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KENYA: Exxxposed! A high-risk porn business

Photo: lst1984/Flickr
The porn industry offers higher earnings than street-based sex work
NAIROBI, 11 November 2010 (PlusNews) - The US adult film industry was brought to a virtual standstill recently after an actor tested HIV-positive and all his sexual partners were tested for the virus. There are no such precautions in Kenya's porn industry, where actors usually perform without a condom or routine HIV testing.

"I don't know my HIV status and I can't say I know that of the men we act with," said Angela*, who recently made the switch from eight years of street-based sex work to acting in local porn films. "I know it is a dangerous thing I am doing, but I console myself that it is the same people all the time we act with in the videos... at times, doing it without a condom might give you extra pay."

Kenya's local porn industry, once limited to photography, has grown in recent years. DVD peddlers surreptitiously hawk films on street corners while some producers and distributors have created adult web sites and even clubs where audiences can watch films or witness live sex acts. More profitable than street- or bar-based sex work, acting in porn films is an attractive option for many young men and women struggling to make ends meet in the capital, Nairobi.

Producing, trafficking or performing in pornographic films is illegal in Kenya under section 181 of the penal code, and is punishable by a prison sentence of up to two years.
According to one producer and distributor who preferred anonymity, this makes it difficult to regulate health and safety in the industry.

"We encourage people to test for HIV but it's not mandatory, and even when they do get tested, we have no way of knowing that the papers they bring are genuine," he said. "Sometimes one participant will agree to go for a test and the other won't; because we are working on deadlines, we often just get them to do it live [without a condom]."

He added that while he encouraged condom use, the actors were often drunk when they performed and protecting themselves against HIV was not high on their list of priorities. "Sometimes they say the styles they want to use are not condom-friendly - it's really up to the actors if they want to use them," he said.

Unlike the US, where porn stars can make thousands of dollars, local actors earn between US$70 and $150 per film, according to the producer. For many of the girls, this means they need a second job.

''Sometimes they say the styles they want to use are not condom-friendly - it's really up to the actors if they want use them''
Veronica*, 19, does sex work when video work is slow. "You know videos don't come every day so when they are not available, I continue with my work as a prostitute," she said. "When I am working as a prostitute I use condoms all the time with my clients but you know in acting, it is not automatic... I have never thought of it as that risky, you know."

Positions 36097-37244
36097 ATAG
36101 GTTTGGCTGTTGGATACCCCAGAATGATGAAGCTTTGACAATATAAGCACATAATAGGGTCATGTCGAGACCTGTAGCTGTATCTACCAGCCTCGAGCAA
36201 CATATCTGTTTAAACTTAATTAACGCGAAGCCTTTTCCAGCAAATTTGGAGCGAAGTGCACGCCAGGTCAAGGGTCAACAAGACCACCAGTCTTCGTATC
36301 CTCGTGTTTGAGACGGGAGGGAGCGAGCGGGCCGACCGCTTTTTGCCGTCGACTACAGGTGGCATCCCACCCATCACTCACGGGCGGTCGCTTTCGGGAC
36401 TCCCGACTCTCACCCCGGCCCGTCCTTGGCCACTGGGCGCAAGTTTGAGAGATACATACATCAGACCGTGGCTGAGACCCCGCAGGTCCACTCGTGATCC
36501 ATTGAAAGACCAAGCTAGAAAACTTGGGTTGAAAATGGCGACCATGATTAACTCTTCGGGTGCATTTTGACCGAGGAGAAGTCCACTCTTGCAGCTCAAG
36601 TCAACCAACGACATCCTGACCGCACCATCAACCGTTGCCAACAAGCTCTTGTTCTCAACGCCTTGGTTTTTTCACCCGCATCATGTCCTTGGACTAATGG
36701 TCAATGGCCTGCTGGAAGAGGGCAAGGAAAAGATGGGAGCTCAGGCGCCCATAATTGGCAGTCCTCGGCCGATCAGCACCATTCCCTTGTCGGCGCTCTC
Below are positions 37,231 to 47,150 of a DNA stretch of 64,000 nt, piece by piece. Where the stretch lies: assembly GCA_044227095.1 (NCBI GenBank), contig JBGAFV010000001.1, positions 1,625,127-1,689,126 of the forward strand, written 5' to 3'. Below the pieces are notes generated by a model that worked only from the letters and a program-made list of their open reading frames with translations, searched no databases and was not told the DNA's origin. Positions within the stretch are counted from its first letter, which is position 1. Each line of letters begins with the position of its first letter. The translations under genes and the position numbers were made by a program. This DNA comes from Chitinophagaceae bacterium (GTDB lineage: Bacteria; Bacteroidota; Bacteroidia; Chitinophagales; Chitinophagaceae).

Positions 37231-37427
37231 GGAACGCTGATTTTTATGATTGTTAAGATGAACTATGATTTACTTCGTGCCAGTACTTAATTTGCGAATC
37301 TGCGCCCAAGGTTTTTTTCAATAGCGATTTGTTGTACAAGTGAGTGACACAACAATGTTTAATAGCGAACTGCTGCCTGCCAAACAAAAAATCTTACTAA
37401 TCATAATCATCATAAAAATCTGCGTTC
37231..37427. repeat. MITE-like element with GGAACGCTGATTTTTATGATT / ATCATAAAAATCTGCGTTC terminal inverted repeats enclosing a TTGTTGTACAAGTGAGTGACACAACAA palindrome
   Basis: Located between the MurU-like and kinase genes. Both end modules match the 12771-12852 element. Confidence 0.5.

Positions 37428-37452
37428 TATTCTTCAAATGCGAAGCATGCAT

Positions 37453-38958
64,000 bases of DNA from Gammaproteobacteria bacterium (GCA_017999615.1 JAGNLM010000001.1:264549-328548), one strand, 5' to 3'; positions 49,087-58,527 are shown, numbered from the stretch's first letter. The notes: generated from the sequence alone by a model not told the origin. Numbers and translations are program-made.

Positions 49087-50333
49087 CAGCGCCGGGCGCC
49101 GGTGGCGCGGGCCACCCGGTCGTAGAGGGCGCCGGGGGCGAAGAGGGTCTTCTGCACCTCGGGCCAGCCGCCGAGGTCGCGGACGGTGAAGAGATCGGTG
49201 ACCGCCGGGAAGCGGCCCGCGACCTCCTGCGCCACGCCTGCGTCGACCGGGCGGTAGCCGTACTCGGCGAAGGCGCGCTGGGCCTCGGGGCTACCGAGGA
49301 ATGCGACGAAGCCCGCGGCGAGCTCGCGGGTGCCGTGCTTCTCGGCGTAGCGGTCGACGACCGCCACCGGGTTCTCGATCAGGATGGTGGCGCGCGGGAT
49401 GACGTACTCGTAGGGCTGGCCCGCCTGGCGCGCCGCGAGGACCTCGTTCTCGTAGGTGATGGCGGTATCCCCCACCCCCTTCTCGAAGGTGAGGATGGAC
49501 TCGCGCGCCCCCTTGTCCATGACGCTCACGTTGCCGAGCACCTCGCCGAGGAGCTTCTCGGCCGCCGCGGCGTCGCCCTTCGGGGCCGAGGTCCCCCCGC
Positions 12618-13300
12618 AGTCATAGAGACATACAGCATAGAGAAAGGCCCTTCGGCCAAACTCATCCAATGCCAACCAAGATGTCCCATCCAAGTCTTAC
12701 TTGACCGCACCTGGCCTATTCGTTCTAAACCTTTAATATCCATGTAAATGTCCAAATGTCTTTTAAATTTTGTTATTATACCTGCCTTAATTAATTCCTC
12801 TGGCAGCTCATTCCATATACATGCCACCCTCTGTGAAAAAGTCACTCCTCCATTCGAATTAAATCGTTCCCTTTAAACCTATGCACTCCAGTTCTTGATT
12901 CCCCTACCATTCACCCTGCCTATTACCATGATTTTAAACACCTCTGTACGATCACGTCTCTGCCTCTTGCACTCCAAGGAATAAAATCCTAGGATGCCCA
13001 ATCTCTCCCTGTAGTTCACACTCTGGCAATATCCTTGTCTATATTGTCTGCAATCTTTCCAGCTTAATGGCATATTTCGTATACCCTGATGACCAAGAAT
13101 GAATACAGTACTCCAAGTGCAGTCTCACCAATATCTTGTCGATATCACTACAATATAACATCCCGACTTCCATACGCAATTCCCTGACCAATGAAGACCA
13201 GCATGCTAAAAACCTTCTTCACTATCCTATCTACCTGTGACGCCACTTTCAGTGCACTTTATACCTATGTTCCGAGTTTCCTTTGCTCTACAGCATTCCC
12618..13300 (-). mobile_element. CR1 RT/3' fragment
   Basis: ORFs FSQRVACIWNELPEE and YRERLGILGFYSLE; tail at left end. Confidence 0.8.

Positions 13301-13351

Although there are no figures for HIV prevalence among those working in Kenya's porn industry, sex workers and their partners are considered a “most at-risk population”, accounting for an estimated 14 percent of new infections annually. They can also act as a bridge for the spread of HIV into the general population.

"The men I act with in the videos are colleagues... my boyfriend doesn't know what I do and I would never want him to know," Angela said, adding that if he ever found out, the relationship would be over.

The government, which has this year increased its focus on most at-risk populations, has started targeting sex workers for HIV prevention. It is also conducting a “risk factor analysis” of these groups to better understand their risks and how to address them.

"Many of the people who take part in adult films are commercial sex workers from what we know, so I think they can greatly benefit from prevention programmes that target commercial sex workers and other most at-risk populations," said Nicholas Muraguri, head of the National AIDS and Sexually transmitted infections Control Programme. "Maybe what needs to be done is to educate them and emphasize to them the need to first test for HIV and [practise] consistent condom use in whatever it is they are doing."


* Not their real names

Theme(s): Education, Gender Issues, HIV/AIDS (PlusNews), Prevention - PlusNews, Stigma/Human Rights/Law - PlusNews,

[This report does not necessarily reflect the views of the United Nations]

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